WSJ Sportswriter Hits a Home Run with Funny, Poignant Essays


In this era of oversharing on social media, we can be guaranteed at least one friend (it could even be you) who shares motivational memes over-frequently. Do you get to the point where you roll your eyes, sigh and block that person’s feed? You don’t want to offend your friend, but quite honestly, one more trite trope will have you running to www.despair.com.

So why do we need another “rule book?”

Perhaps we don’t, but trust me, you’ll enjoy this one. First of all, it’s not written by a new-age guru who swears by the power of crystals. It’s from sports columnist Jason Gay at the Wall Street Journal. He hasn’t always been there: previously he worked for Rolling Stone, from which he was unceremoniously fired in 2008 during the recession. One of the chapters, “Office Heavens, Office Hells,, deals with how he handles (or doesn’t) this sudden rejection.

This book is all about perspective. It starts off humorously – think Dave Barry – as the author insists this is not another book about how to achieve nirvana by eating kale. He touches on how to be cool (you can’t be if you’re trying to be), friendship, what to serve at a dinner party (never soup) and advises the reader to take approximately 2% of the book seriously. It is often laugh-out-loud funny.

And then it gets serious.

Gay survives testicular cancer and its debilitating treatments. He and his wife struggle with infertility. His beloved father is diagnosed with pancreatic cancer. This is where perspective and the small victories of the title come into play. How do you deal with stresses such as these? If the small, perceived stress-inducers such as heavy traffic, public speaking and slow-buffering Netflix bother you, then you are lucky. Cancer treatment is all-consuming, so paradoxically, he’s thrilled when the little things annoy him again.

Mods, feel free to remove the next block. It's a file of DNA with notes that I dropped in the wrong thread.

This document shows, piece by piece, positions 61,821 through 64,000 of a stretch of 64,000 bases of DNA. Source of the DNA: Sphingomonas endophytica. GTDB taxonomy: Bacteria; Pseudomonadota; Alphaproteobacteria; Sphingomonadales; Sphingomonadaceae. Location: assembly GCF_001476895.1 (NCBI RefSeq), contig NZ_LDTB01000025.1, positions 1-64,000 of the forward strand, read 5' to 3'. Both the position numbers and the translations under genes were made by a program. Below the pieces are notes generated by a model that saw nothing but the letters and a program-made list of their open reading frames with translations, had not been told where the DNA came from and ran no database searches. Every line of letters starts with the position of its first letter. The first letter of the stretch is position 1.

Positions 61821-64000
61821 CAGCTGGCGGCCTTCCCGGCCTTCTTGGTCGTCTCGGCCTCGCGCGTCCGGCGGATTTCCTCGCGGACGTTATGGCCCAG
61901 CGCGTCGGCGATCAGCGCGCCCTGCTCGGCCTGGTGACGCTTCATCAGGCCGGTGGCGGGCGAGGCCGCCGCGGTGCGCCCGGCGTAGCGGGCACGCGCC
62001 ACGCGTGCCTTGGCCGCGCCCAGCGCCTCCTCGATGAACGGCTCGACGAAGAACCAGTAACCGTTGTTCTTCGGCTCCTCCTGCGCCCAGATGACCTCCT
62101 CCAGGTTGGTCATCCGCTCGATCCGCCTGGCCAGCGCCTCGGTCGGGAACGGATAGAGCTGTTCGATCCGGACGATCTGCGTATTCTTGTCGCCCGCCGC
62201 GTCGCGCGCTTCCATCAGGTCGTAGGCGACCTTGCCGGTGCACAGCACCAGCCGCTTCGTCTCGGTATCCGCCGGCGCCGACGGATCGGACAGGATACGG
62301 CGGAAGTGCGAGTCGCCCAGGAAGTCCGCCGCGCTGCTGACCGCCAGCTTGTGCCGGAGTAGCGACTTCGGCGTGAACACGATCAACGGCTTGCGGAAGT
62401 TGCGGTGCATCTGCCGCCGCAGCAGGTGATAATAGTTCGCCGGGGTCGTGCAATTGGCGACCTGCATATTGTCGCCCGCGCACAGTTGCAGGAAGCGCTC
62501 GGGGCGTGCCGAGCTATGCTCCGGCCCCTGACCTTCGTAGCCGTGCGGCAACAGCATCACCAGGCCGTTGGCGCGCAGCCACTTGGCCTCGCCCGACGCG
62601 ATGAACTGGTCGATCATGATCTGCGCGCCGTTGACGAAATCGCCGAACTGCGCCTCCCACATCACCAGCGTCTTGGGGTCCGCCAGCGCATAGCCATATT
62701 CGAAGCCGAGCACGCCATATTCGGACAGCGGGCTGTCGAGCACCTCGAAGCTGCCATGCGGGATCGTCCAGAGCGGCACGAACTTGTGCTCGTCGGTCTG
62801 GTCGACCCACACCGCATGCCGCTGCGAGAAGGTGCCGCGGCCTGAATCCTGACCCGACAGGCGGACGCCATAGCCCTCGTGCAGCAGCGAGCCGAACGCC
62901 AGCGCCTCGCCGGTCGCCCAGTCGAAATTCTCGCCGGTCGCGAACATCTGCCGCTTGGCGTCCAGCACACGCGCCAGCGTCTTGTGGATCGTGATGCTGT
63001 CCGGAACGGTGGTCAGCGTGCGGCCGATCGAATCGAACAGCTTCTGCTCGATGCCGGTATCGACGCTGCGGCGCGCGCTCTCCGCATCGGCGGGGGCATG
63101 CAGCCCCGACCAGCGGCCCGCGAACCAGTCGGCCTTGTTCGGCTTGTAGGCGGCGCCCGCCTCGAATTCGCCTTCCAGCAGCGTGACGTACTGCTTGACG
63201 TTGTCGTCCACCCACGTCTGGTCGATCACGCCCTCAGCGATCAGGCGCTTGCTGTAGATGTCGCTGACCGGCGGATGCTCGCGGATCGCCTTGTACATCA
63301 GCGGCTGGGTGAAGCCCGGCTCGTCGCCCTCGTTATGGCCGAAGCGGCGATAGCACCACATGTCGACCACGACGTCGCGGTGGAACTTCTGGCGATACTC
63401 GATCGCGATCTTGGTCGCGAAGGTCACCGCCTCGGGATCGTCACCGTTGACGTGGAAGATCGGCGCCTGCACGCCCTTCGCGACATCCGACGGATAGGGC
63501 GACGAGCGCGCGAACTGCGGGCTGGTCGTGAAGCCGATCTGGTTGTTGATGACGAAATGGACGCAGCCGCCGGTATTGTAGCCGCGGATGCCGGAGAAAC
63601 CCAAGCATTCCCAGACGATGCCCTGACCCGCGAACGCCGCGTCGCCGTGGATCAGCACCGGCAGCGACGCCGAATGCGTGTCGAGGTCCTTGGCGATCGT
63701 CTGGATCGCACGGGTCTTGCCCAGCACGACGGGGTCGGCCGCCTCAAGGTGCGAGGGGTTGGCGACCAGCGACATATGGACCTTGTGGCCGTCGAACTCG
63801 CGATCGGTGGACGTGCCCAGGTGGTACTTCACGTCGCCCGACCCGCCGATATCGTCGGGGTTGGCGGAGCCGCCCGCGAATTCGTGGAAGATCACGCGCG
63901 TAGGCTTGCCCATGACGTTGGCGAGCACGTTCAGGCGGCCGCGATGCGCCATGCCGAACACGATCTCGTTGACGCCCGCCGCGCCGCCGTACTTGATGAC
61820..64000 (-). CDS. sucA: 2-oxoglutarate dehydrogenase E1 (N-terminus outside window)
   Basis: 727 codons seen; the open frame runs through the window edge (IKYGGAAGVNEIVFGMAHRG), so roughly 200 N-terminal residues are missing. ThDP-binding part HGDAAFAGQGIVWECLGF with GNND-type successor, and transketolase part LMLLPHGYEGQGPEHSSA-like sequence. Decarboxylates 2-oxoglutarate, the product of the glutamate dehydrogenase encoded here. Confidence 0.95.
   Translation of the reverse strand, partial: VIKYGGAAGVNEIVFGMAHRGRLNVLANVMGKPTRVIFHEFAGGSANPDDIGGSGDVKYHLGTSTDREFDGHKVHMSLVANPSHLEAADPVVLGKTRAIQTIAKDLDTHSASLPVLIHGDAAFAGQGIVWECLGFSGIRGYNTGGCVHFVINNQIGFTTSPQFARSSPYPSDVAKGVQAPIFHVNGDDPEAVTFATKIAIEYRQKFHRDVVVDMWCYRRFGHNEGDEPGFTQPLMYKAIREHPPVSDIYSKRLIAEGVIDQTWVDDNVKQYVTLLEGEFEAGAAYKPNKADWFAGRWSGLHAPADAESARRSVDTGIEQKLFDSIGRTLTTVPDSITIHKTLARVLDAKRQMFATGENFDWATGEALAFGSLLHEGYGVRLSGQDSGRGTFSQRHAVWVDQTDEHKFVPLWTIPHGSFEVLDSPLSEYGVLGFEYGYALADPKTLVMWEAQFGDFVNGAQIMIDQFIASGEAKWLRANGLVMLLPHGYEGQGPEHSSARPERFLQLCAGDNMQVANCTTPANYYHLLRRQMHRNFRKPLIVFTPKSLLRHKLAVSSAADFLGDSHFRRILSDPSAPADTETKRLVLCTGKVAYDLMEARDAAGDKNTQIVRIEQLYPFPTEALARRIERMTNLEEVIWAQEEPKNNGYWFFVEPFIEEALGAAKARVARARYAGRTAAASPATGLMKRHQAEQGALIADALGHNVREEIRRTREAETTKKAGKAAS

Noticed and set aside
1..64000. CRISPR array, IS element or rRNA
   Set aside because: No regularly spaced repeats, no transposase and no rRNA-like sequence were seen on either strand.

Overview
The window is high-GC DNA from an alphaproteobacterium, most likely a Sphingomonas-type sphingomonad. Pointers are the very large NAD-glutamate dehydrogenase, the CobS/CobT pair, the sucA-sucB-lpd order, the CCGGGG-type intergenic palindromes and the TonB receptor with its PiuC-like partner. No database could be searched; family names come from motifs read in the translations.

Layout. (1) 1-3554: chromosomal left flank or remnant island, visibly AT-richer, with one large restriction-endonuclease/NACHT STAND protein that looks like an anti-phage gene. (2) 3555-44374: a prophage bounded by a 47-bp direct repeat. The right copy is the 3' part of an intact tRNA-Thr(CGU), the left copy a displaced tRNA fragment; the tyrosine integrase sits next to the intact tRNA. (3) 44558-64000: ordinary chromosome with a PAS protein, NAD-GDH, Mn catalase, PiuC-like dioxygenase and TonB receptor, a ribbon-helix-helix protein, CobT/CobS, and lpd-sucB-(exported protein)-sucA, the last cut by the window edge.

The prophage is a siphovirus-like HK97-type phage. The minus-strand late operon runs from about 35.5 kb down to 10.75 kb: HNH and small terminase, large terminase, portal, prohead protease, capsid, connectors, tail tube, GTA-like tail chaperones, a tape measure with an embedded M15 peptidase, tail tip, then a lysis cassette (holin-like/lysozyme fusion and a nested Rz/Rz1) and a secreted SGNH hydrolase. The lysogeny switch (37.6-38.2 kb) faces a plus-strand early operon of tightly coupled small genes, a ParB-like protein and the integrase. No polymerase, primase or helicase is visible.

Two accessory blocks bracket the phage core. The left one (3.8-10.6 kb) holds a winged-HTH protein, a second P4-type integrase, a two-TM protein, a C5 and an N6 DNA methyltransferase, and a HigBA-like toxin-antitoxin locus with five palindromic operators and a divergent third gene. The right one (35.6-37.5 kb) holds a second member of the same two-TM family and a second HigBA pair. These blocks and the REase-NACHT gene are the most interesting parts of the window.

We have all heard “don’t sweat the small stuff.” Gay does a good job expounding on this with humor and pathos. It’s the small moments, he reminds us, which make our memories, and they should be treasured. Family traditions, good or bad, keep us grounded. He is particularly outspoken about the pressure on young people to excel in sports, and as a sports columnist he has seen it all. In the chapter “Only a game (but not really)” he dreams about coaching a Little League team called the Zen Cubs.

There are also some truly helpful tips for everyday etiquette, including a comprehensive manners guide from no-nonsense Aunt Genie.

This book should be required reading for those in their twenties. With age comes experience, but experience is often shaped by poor decisions. It would be tremendously helpful to have his advice sooner. Yes, life will bring challenges, but you are not alone in them.With perspective you can achieve your own small victories with dignity and humor.

Photo credit - Mackenzie Stroh for the Wall Street Journal

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19 Feb 2017


By Amanda Graves